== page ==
We found that the role-playing scenario was a particularly effective method for examining preschoolers’ attitudes and perceptions about tobacco and alcohol. The method was especially well suited for preschoolers because they became so absorbed in the play that they expressed themselves freely, despite the presence of an adult researcher. This approach is more likely to yield valid information about attitudes than methods that require young children to respond to direct questions.30 An advantage of the shopping component was that it allowed us to quantify the number of children who spontaneously selected cigarettes or alcohol. The playtime “at home” provided an opportunity to gather more in-depth information about children’s perceptions of the social utility of these products. Although the observational data are more difficult to quantify, they are useful for generating hypotheses and identifying themes for future research. For example, several of the children’s comments demonstrated a high level of brand awareness for cigarettes that was not apparent for alcohol, perhaps reflecting children’s appreciation of brand loyalty among smokers.
This study involved a convenience sample of 120 children. Almost all of the children were white and lived in a rural or semirural area; 86.7% of the children had parents with college degrees or higher. We do not know if these findings can be generalized to other populations. Each role-playing session was unique, which meant that there was some variability in the interactions between the researcher and child participants. Because we did not change the placement of the items in the store, we were unable to examine ordering effects for the products. In addition, we did not use an equal number of items for each product category, which may have influenced a child’s likelihood of choosing different products. Cigarette and alcohol products accounted for 15 (11%) of the 133 items stocked in the store. Although this proportion is probably greater than what one would find in a supermarket, it is possible that the proportion of cigarettes and alcohol products was underrepresented relative to a convenience store. We also did not use prominent displays of alcohol or tobacco products, as are typically found in most stores.31 Our intent was not to replicate a supermarket with all products in exact proportions but to create a scenario in which the children could freely choose what products they wanted for an “evening with friends.” We believe that the store setup achieved this intent, and our observations of the play behavior indicated that children intentionally chose specific products rather than randomly selecting items. Nonetheless, we believe that it would be worthwhile to vary the proportions of products in future studies to evaluate the extent to which this may affect children’s choices.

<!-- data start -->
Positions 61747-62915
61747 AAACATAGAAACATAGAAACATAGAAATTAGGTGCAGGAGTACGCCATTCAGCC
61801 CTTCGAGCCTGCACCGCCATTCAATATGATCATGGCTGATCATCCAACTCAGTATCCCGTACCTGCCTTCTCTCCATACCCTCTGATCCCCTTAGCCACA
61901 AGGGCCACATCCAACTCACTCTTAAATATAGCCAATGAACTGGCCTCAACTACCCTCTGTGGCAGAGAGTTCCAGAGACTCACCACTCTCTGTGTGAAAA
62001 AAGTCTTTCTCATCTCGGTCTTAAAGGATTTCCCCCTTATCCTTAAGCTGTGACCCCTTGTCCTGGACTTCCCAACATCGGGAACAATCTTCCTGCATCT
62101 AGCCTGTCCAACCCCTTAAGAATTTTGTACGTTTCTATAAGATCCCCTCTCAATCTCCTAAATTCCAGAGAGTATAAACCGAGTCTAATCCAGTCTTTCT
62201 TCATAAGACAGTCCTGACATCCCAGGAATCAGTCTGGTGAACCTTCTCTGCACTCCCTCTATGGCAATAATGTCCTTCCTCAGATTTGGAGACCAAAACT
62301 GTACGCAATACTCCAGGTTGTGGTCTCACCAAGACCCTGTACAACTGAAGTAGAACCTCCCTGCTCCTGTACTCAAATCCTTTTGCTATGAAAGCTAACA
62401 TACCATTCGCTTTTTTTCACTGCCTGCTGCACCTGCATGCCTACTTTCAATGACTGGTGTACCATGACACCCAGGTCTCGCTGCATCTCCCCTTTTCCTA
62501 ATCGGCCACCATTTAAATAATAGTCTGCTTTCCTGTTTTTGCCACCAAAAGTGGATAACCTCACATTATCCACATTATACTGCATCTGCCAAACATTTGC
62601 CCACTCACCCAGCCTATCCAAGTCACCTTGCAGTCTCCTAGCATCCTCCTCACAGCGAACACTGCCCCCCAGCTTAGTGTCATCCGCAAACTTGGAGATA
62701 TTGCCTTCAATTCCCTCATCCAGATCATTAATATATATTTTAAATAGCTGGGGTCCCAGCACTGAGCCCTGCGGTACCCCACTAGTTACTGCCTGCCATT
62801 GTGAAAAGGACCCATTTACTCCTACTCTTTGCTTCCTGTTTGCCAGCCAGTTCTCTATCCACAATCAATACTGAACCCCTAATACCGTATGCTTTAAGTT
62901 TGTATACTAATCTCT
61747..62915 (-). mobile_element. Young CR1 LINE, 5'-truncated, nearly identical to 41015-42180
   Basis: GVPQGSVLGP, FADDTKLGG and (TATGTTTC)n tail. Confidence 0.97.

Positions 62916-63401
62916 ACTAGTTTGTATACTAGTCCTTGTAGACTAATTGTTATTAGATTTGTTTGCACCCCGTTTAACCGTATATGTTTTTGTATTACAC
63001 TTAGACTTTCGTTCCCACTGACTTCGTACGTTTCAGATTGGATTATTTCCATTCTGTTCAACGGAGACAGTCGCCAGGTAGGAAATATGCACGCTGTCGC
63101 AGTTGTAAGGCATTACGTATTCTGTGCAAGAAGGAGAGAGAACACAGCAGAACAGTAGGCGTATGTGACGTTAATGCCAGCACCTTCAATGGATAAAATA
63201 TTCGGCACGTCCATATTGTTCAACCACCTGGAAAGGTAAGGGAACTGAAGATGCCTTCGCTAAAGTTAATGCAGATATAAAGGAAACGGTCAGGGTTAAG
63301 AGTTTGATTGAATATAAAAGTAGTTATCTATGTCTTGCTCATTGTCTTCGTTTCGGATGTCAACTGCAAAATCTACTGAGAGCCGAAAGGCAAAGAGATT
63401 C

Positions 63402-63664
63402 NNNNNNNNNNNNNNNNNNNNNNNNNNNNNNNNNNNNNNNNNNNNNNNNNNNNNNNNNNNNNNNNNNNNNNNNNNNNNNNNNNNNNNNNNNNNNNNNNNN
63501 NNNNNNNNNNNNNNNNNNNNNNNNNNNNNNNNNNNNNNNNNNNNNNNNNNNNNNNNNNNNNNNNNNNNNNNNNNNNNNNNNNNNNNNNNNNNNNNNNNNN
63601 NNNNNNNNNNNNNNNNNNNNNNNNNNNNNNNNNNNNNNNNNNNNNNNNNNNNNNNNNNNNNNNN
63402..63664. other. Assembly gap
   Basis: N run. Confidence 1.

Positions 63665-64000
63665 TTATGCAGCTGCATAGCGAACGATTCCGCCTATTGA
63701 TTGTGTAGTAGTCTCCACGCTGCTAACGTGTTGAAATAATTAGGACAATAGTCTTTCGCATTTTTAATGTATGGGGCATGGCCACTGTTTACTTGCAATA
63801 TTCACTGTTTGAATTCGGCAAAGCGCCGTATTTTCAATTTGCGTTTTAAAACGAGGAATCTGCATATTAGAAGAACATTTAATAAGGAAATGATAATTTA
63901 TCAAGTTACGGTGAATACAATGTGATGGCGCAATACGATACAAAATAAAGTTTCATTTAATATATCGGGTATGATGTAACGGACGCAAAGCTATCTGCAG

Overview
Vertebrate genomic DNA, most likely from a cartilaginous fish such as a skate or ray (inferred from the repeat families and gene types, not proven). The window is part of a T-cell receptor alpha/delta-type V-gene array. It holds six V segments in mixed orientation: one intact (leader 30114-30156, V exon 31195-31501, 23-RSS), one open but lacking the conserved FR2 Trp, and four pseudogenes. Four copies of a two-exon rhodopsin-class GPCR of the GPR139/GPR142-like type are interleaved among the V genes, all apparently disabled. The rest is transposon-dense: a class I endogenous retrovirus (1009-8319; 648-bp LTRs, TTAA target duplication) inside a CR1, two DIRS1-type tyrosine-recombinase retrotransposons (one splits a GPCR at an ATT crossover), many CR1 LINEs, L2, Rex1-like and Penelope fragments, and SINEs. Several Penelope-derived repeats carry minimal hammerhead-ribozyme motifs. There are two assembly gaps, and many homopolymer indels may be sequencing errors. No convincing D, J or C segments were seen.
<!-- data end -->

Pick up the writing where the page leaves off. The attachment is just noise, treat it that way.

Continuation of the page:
Adults are often reluctant to introduce the topic of alcohol or tobacco to young children because they are afraid that it may be too suggestive. Others do not believe that children think about tobacco or alcohol at such a young age. However, the results of this study demonstrate that preschoolers have already begun to develop behavioral expectations regarding the use of cigarettes and alcohol. The data suggest that observation of adult behavior, especially parental behavior, may influence preschool children to view smoking and drinking as appropriate or normative in social situations. Although it is not clear whether these expectations predict future use, the data provide compelling evidence that the process of “initiation,” which typically involves shifts in attitudes and expectations about the behavior,32-34 begins as young as 3 years of age. The results from this study suggest that alcohol and tobacco prevention efforts may need to be targeted toward younger children and their parents.
Correspondence: Madeline A. Dalton, PhD, Department of Pediatrics, Dartmouth Medical School, One Medical Center Drive, Lebanon, NH 03756 (Madeline.Dalton@Dartmouth.edu).
Accepted for Publication: March 19, 2005.
Funding/Support: This study was funded by grant 37642 from The Robert Wood Johnson Foundation, Princeton, NJ.
Acknowledgment: We thank Diana Leddy, MEd, for helping to develop the method for the role playing; Marguerite Stevens, PhD, for her input on study design; M. Bridget Ahrens, MPH, for recruiting participants; Susan Martin, BS, Holly Pierce, BA, Laura Brown, BA, and Cynthia Patch for providing administrative and research support for the study; Katharine Dougherty, PhD, for her input on the analysis and interpretation of the data; and Meghan Longacre, PhD, for her editorial comments.
Dalton MA, Bernhardt AM, Gibson JJ, Sargent JD, Beach ML, Adachi-Mejia AM, Titus-Ernstoff LT, Heatherton TF. Use of Cigarettes and Alcohol by Preschoolers While Role-playing as Adults“Honey, Have Some Smokes”. Arch Pediatr Adolesc Med. 2005;159(9):854–859. doi:10.1001/archpedi.159.9.854